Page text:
• Explanation/Overview and links to Historical Context Focus year research from their group members (link to their site pages)
  • Discussion on the impact of popular culture artifacts. Link to group members example pages.
  • Timeline – explain and link to the timeline.
  • Captioned link to the presentation.
  • Reflections on the project – what they learned
  • Include embedded links and multimodal components in the article.
  • Use subheads to divide the topics for easier reading.

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Sample Collaborative Overview - Interactive Feature

Group Process and Evaluation

When it comes to evaluation of team projects, it is essential that students themselves are an integral part of the process. Although I can judge the products they produce, only they know what went on inside their group. This final writing 0pportunity asks them to reflect upon and communicate the inner workings of their group and the successes of the project. This reflection serves two purposes: it demonstrates the ways they understand the concepts and it provides a thoughtful evaluation of their work and teammates’ contributions. I am the only audience for these reflections, and they are submitted outside the framework of the team project.

The Reflection/Evaluation involves the following components:

  • Evaluation of the project and what they learned.
  • Evaluation and explanation of their team processes, models and points of negotiation and success.
  • Evaluation of their teammates’ contributions and roles (I have students assign a grade to all of their team members – including themselves – along with a justification.

Reflections on the Activity

The most interesting part of the project is when the students discuss the overarching ideas and takeaways from the generation project. I provide time for a think-tank discussion through which students reflect upon the impact and connections across the projects.

Here are some of the comments from that discussion:

  • We learned more than expected
  • We learned about the things we take for granted in our own generations.
  • All generations have this in common: desire for prosperity and improvement.
  • The impact and development of technology.
  • The ways popular culture and material artifacts both shape generations and reveal generational ideologies.
  • Civil rights are not isolated to a particular time period but an ongoing fight.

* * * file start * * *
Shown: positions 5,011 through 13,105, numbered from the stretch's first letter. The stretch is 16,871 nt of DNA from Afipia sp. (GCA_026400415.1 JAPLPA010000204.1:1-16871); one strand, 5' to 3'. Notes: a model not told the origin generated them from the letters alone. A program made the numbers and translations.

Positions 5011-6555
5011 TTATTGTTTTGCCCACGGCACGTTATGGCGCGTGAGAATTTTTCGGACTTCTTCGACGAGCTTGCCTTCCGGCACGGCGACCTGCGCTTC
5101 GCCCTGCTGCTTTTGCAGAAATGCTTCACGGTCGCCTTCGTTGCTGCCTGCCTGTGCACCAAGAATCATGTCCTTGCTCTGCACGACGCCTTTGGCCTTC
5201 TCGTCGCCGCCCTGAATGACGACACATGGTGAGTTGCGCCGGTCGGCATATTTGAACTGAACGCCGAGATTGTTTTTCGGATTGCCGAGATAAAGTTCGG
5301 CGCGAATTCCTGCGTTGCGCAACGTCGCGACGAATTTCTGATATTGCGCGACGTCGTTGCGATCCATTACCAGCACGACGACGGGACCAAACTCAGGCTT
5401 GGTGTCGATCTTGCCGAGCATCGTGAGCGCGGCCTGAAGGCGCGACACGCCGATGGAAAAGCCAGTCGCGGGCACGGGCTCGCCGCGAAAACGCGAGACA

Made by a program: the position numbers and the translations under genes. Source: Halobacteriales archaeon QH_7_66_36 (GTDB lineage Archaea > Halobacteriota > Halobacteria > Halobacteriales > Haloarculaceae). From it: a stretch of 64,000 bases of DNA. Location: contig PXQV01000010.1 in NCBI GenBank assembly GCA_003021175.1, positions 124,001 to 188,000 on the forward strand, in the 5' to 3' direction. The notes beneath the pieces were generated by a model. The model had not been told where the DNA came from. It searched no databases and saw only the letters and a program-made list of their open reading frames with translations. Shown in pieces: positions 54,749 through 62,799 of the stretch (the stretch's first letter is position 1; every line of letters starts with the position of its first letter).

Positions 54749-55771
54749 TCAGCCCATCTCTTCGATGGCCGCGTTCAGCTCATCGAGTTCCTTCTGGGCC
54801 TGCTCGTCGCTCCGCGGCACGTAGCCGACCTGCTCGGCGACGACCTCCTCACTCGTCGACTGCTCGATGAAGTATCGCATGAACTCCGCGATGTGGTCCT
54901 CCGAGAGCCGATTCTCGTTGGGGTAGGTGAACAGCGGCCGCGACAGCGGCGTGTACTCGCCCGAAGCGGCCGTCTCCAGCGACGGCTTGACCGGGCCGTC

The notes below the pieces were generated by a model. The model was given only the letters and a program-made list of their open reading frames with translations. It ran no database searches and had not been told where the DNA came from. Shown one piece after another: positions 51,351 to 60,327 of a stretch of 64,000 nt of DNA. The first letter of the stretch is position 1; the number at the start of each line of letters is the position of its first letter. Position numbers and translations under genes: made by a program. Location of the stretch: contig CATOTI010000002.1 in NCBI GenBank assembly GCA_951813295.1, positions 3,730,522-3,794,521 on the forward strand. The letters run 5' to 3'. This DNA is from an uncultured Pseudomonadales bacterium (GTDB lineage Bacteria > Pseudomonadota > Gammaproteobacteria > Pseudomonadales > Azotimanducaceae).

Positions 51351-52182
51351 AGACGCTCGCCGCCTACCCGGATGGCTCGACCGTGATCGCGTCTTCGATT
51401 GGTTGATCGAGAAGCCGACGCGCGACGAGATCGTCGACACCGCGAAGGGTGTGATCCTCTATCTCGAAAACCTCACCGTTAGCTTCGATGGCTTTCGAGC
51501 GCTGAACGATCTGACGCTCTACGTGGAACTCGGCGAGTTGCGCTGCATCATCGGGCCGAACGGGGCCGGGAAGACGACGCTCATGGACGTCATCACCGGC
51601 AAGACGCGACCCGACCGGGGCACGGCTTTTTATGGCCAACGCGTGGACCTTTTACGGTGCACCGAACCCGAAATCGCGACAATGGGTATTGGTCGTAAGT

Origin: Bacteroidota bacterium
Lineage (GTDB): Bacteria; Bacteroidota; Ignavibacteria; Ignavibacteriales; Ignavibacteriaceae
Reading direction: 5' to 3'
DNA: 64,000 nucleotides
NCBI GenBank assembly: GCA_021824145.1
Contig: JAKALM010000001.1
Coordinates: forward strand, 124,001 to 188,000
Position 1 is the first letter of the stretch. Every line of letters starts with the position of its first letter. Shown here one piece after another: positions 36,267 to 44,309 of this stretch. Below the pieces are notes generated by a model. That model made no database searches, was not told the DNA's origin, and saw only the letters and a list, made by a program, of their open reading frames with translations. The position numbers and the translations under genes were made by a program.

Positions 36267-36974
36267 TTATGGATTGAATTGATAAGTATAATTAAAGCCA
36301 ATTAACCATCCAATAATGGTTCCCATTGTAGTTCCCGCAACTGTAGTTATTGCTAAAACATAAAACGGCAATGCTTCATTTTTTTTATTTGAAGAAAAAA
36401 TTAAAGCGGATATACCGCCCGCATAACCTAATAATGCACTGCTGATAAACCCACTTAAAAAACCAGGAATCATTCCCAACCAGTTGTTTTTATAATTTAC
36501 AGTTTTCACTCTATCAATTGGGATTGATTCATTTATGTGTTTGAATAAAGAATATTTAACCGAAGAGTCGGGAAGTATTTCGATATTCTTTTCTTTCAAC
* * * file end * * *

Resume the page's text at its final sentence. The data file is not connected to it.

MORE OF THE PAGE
• All generations experienced some kind of trauma that shaped their perspectives (911, WW2, School Shootings, etc.).
  • History repeats itself even though the events are different. Trends and ideas weave themselves back in in interesting ways.
  • Each generation affects the progress of the generations before and those to come.
  • Shared experiences and popular culture bring people together to give them a generational identity.

Overall, the project gave students a “personal view vs a stereotypical view” of people and helped them to understand similarities along with differences. Students also reported that the project helped them to understand “why they are the way they are” and that they felt less judgmental of other generations. Ultimately, this project promotes a sense of empathy and understanding.

About the Author
Andrea A. Lunsford is the former director of the Program in Writing and Rhetoric at Stanford University and teaches at the Bread Loaf School of English. A past chair of CCCC, she has won the major publication awards in both the CCCC and MLA. For Bedford/St. Martin's, she is the author of The St. Martin's Handbook, The Everyday Writer and EasyWriter; The Presence of Others and Everything's an Argument with John Ruszkiewicz; and Everything's an Argument with Readings with John Ruszkiewicz and Keith Walters. She has never met a student she didn’t like—and she is excited about the possibilities for writers in the “literacy revolution” brought about by today’s technology. In addition to Andrea’s regular blog posts inspired by her teaching, reading, and traveling, her “Multimodal Mondays” posts offer ideas for introducing low-stakes multimodal assignments to the composition classroom.